Miss Smilla's Feeling for Snow
|This article does not cite any sources. (February 2011) (Learn how and when to remove this template message)|
UK hardback first edition
|Original title||Frøken Smillas fornemmelse for sne|
Published in English
|1993 (Harvill, UK)|
Miss Smilla's Feeling for Snow or Smilla's Sense of Snow (Danish: Frøken Smillas fornemmelse for sne) is a 1992 novel by Danish author Peter Høeg. It was translated into English by Tiina Nunnally (credited as "F. David" in the British edition).
During her Greenland childhood Smilla developed an almost intuitive understanding of all types of snow and their characteristics. As an adult she worked for a time as a scientist whose speciality was snow and ice. Her certainty about the manner of a child’s death is due to this visceral “feeling for snow”.
The novel is ostensibly a work of detection and a thriller, although beneath the surface of the novel, Høeg is concerned with rather deeper cultural issues, particularly Denmark's curious post-colonial history, and also the nature of relationships that exist between individuals and the societies in which they are obliged to operate. The protagonist Smilla Qaaviqaaq Jaspersen is a sympathetic and useful vehicle in this respect, her deceased mother being Greenlandic Inuit and her father a rich Danish doctor.
Having been brought in childhood from the poverty and freedom of Greenland to the affluent and highly ordered society of Denmark, Smilla's relationship with Denmark and Danish society is strained and ambivalent. Smilla investigates the death of a neighbour’s child whom she had befriended—a fellow Greenlander, with an alcoholic, neglectful mother and a mysteriously deceased father. The story begins in Copenhagen, where the child has fallen to his death from the snowy rooftop of an old warehouse. The police refuse to consider it anything but an accident—there is only one set of footprints (the child's) in the snow leading to the edge of the roof—but Smilla believes there is something about the footprints that shows that the boy was chased off the roof. Her investigations lead her to decades-old conspiracies in Copenhagen, and then to a voyage on an icebreaker ship to a remote island off the Greenlandic coast, where the truth is finally discovered. But the book ends unresolved, with no firm conclusion.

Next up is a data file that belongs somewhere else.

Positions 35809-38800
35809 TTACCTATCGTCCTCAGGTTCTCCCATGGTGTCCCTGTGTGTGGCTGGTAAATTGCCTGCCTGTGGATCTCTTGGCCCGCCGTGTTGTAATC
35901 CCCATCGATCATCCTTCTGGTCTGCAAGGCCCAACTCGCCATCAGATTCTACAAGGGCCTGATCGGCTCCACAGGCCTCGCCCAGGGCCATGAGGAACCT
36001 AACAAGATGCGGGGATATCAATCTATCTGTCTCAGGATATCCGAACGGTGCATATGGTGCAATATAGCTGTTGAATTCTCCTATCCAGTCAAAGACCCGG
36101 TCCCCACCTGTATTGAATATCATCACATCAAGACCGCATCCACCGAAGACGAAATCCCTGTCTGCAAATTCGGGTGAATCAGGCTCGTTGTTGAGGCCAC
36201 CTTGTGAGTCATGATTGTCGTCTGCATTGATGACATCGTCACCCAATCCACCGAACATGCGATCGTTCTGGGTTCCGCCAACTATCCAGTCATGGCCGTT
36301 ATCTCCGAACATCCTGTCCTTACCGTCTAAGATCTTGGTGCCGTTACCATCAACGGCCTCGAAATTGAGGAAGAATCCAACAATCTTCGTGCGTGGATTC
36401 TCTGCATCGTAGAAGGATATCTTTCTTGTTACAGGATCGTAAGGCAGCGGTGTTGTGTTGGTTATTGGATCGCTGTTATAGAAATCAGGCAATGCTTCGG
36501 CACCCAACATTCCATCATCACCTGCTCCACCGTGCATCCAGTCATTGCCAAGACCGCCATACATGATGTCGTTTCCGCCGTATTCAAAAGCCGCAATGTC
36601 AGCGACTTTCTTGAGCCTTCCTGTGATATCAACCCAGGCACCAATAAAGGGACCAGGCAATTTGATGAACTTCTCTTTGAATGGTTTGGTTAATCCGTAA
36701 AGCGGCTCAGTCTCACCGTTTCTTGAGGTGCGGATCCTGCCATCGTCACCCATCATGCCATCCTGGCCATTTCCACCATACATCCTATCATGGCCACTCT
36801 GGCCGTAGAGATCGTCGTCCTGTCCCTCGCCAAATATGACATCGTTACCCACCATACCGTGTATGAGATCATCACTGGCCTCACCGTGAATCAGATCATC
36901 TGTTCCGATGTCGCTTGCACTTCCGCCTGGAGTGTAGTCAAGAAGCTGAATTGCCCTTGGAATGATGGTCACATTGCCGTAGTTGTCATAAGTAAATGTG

An important role in the first part of the book is played by a linguist who has a thorough knowledge of the various Inuit languages and dialects, as well as the various variations of Danish, and can tell the precise background of both Greenlanders and Danes when hearing them speak - a literary descendant of George Bernard Shaw's Professor Higgins.
Smilla Qaaviqaaq Jaspersen, 37-year-old product of the stormy union of a female Inuit hunter and a rich urban Danish physician, is a loner who struggles to live with her fractured heritage. Living alone in a dreary apartment complex in Christianshavn, Copenhagen, she befriends Isaiah, the neglected son of her alcoholic neighbour, because he too is Greenlandic and not truly at home in Denmark. Smilla's friendship with Isaiah, recounted in the novel in flashback, gives some meaning to her otherwise lonely life. Isaiah’s sudden death is explained officially as a fall from the roof whilst playing, but Smilla’s understanding of the tracks the child left on the snowy roof convinces her that this is untrue. She complains to the police and quickly encounters obstruction and hostility from the authorities and other sources.